Oakland and Tanner’s (2006) organizational change framework also relies on the assumption that most of the processes of change are manageable, predictable, and controllable. However, this is what makes it particularly weak when Sturdy and Grey’s (2003) perspectives on OCM are taken into consideration. According to Sturdy and Grey (2003), the characterization of OCM as being manageable, predictable, and controllable may not resonate with Parker’s (2002) idea of non-managerial mechanisms of coordination, and cooperation. In spite of this, such possibilities may not happen in a vacuum and are, therefore, connected to the challenges of unpredictable or dynamic settings.
While it is proper to argue that OCM seeks to apply universal patterns and frameworks to reinforce the idea that change is manageable, it is unstable and therefore unpredictable. Sturdy and Grey (2003) further showed that in the broad literature on social change, there is a conventional belief in the possibility of predicting the future. They undermined such conceptions and showed that OCM theories have often been contrasted by ‘facts,’ as they have overlooked the dynamic, variable, and complex nature of change and the world. Additionally, Oakland and Tanner’s (2006) organizational change framework relies on the assumption that ‘external’ events interrupt or disrupt organizational processes, and that organizations do exist in a vacuum waiting to be disrupted.
Excludes a ‘No Change’ Alternative
Oakland and Tanner’s (2006) organizational change framework excludes a ‘no change’ alternative into perspective. This may make the framework less practical and prejudiced. In respect to the contingency model, Sturdy and Grey argue that contingency models of change management lack a ‘no change’ option” (p. 655). While they have mentioned less of the contingency model, they tried to determine the alternative approach to the need and existence for change. Among the explanations they provide for the “no change” option is that the contingency model is suitable for situations that require necessary changes. A review of literature illustrates a paucity of research on the issues. In fact, change is considered to be unavoidable desirable as shown in the tendency by change management scholars to demonize and pathologize the OCM concepts they use, particularly when they describe ‘illogical resistance to change.
Sturdy and Grey considered such a tendency to be a terribly prejudiced and authoritarian expression. At this same time, it sets certain fascinating pointers around OCM discussion on the desirability of change. Therefore, it could be reasoned that while there is a lot of credibility in arguing that planned change is good, it is crucial in the present-day globalized marketplace with unparalleled competition and market change. Still, this reasoning is not particularly unique given that change is necessary then it should as well be viewed to be good once it is compared with an option of ‘no change.' In fact, such an option is hard if ever articulated within OCM theories, such as Oakland and Tanner’s (2006) organizational change framework. Being a contingency model of change management that takes into perspective the organization and environment or culture fit does not also consider a ‘no change’ alternative.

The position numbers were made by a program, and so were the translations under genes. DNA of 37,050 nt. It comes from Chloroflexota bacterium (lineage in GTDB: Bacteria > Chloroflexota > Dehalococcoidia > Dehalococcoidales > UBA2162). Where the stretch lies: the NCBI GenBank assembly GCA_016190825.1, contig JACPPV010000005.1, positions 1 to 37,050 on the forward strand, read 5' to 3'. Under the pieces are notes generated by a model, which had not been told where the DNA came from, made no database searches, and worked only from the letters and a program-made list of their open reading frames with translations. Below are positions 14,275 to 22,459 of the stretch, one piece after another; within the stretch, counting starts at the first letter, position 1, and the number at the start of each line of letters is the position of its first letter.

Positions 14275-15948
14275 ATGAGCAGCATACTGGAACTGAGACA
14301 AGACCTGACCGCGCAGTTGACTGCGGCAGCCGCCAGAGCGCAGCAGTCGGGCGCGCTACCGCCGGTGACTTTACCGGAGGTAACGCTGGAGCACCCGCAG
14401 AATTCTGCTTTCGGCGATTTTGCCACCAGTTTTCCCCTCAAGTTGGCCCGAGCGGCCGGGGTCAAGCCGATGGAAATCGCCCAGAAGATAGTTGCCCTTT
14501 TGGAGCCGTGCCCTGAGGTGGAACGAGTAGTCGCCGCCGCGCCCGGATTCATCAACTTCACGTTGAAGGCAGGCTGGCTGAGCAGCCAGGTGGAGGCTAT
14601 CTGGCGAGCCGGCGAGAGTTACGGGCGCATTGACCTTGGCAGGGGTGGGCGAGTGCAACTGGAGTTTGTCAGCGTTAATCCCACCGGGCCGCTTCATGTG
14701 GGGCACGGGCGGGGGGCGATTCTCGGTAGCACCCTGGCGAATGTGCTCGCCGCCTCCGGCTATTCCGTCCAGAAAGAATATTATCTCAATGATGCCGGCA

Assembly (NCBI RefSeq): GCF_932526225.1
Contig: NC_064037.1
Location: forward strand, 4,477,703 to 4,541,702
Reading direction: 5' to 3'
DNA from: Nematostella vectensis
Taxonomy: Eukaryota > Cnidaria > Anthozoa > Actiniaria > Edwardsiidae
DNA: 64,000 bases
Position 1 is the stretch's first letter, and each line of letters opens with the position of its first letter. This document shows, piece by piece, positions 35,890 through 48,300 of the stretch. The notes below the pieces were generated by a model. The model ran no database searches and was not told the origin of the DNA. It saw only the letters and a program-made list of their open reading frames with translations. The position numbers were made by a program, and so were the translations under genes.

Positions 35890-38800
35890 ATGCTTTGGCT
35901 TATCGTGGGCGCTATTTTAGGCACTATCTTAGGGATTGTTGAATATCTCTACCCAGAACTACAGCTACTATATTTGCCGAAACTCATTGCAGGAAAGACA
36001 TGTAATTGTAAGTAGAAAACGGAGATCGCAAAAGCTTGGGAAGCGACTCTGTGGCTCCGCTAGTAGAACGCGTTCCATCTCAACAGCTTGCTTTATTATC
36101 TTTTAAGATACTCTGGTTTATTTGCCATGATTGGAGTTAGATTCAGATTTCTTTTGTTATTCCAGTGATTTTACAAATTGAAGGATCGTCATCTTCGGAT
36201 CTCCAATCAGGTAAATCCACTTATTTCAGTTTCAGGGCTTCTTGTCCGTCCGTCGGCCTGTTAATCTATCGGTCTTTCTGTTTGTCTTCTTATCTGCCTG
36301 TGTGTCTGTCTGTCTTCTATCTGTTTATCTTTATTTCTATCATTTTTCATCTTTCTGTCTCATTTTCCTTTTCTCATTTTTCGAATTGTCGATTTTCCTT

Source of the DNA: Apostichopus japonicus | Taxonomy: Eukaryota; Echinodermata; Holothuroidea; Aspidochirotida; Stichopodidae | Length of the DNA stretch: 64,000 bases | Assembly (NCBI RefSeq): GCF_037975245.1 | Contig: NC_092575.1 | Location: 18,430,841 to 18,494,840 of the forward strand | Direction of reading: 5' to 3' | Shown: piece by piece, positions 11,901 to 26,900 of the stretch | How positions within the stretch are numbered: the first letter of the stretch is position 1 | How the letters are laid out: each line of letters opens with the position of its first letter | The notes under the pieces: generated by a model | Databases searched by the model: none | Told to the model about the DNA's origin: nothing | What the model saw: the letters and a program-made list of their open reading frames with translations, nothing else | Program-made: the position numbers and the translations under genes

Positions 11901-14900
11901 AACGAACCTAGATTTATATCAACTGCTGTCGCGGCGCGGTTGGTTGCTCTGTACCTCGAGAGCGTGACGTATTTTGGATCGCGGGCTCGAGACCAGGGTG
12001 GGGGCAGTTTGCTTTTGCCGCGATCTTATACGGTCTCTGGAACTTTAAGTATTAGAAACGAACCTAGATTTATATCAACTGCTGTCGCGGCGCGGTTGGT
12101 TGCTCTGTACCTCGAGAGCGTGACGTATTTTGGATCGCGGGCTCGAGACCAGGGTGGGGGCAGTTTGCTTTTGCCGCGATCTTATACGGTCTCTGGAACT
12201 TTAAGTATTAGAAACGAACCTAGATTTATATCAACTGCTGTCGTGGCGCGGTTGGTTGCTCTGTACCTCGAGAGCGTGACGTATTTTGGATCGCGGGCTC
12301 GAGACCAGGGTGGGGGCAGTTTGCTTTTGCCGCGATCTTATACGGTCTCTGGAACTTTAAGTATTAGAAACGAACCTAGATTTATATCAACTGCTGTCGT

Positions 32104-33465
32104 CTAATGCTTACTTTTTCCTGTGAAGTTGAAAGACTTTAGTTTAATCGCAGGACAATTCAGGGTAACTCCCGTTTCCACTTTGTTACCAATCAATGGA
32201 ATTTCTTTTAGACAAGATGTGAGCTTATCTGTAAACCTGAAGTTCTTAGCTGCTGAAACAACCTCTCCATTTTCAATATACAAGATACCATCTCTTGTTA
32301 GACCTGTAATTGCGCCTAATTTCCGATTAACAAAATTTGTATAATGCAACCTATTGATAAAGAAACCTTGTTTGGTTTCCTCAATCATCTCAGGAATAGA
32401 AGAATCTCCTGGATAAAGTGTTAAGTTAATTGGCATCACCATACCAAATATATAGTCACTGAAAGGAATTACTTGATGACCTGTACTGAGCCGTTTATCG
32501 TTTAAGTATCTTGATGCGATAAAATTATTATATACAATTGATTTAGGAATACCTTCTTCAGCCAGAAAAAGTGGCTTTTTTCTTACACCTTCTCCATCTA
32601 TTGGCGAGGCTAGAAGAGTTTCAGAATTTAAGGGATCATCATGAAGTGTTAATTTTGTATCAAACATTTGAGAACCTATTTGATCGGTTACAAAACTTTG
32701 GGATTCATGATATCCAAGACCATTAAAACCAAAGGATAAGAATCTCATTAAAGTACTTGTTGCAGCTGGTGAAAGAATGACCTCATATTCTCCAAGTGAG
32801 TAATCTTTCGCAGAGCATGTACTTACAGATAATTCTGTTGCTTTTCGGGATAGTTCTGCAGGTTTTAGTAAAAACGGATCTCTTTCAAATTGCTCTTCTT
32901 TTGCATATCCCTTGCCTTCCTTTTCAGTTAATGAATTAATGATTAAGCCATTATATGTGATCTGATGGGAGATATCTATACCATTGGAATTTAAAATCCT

Based on Sturdy and Grey (2003) arguments as a frame of reference, among the fundamental strengths of the Oakland and Tanner’s organizational change framework is that it contains clear goals, which translate change into ideas, practices, or objects. Collectively, this makes change management a planned process. Additionally, it centralized a process approach, which enables managers and members of the organization to get to understand change and make significant adjustments to implement change successfully. Also, it also advocates for continuous review, which determines whether the change should advance or be stopped.
On the other hand, although it has been established that Oakland and Tanner’s framework is specifically useful, it does have several weak points. Indeed, Sturdy and Grey’s (2003) concept of OCM help in identifying three weaknesses in the framework. First, it does rely on the assumption that each member of the organization seeks to achieve similar objectives when directed by the management. This may not always be the case, as change tends to be unpredictable for both employees and the management, as they tend to have diverse views regarding change management and its objectives. It also relies on the assumption that most of the processes of change are manageable, predictable, and controllable, although this is not always the case. The framework also excludes a ‘no change’ alternative into perspective. This may make the framework less practical and prejudiced.
Therefore, what can be used to complement Oakland and Tanner’s framework is Lewin’s (1951) freeze-change-unfreeze model because of its planned approach that seems more practical and less prejudiced. The theory suggests that organizational change can be managed in these three key stages. “freeze,” “change” and “refreeze.” The model suggests a planned approach that enables change management to be managed using predictions and through controls.
Oakland J. and Tanner, S (2007). A new framework for managing change. The TQM Magazine, 19(6), 572-589
Parker, M. (2002) Against management. Cambridge: Polity
Stury, A. & Grey, C. (2003). Beneath and Beyond Organizational Change Management: Exploring Alternatives. Organisation, 10(4), 651-662